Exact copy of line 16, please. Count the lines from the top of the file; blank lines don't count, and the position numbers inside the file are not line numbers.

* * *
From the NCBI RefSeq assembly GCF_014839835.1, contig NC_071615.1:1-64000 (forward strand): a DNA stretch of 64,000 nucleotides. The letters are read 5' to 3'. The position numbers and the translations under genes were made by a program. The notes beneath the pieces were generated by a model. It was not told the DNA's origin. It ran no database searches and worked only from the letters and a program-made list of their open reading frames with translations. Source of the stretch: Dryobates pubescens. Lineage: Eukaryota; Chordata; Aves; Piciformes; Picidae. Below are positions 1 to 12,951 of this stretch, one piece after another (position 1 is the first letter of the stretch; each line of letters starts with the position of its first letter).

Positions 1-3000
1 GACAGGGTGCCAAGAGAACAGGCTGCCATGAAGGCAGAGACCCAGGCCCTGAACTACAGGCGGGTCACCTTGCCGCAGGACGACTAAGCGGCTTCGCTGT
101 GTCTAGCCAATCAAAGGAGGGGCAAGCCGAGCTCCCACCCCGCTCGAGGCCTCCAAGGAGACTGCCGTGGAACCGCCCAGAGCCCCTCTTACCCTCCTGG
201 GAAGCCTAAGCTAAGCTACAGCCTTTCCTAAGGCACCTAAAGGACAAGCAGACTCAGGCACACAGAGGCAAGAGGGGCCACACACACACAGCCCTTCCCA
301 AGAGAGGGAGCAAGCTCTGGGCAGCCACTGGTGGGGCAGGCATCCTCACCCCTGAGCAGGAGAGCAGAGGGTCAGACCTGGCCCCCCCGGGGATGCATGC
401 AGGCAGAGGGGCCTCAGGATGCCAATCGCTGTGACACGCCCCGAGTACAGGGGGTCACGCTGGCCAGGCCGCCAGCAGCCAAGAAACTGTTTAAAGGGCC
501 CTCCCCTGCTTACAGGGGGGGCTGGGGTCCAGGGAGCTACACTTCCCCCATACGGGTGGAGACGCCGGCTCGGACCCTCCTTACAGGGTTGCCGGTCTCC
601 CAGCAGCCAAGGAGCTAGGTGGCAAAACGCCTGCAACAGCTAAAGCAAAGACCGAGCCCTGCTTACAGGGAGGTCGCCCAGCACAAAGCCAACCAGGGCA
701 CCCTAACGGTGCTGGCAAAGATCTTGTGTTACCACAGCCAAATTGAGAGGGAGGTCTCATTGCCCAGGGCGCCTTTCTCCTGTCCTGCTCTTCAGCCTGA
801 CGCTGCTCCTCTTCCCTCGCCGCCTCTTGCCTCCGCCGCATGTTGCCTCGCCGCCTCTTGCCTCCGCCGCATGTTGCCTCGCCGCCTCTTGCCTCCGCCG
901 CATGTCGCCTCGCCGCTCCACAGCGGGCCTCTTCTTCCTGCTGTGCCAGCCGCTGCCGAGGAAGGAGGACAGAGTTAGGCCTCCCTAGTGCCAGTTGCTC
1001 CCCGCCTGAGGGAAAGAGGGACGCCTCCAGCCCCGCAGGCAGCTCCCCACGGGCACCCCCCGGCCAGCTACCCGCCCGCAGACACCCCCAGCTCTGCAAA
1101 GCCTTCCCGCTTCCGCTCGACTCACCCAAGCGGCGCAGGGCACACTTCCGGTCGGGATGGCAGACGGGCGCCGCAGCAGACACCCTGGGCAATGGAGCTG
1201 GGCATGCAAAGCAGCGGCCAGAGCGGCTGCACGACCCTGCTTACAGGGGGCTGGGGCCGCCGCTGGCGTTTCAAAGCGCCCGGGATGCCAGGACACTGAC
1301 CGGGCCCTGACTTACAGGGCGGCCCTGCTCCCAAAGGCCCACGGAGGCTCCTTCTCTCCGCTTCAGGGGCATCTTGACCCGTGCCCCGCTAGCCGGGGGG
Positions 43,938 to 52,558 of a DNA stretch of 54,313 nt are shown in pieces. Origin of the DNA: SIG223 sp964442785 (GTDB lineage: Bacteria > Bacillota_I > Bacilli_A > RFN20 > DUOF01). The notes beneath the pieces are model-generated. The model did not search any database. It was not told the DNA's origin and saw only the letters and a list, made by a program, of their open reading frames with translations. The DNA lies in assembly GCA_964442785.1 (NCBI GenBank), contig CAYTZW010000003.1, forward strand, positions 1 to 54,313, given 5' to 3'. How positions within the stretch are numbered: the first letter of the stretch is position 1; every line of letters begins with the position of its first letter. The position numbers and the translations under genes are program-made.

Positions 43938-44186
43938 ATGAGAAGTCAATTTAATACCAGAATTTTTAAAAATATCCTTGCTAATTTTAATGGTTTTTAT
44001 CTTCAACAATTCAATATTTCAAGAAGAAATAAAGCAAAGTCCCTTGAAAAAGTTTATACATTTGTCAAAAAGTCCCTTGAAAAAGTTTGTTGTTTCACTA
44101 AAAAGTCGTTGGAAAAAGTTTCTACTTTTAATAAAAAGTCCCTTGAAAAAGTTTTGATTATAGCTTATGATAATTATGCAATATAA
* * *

1301 CGGGCCCTGACTTACAGGGCGGCCCTGCTCCCAAAGGCCCACGGAGGCTCCTTCTCTCCGCTTCAGGGGCATCTTGACCCGTGCCCCGCTAGCCGGGGGG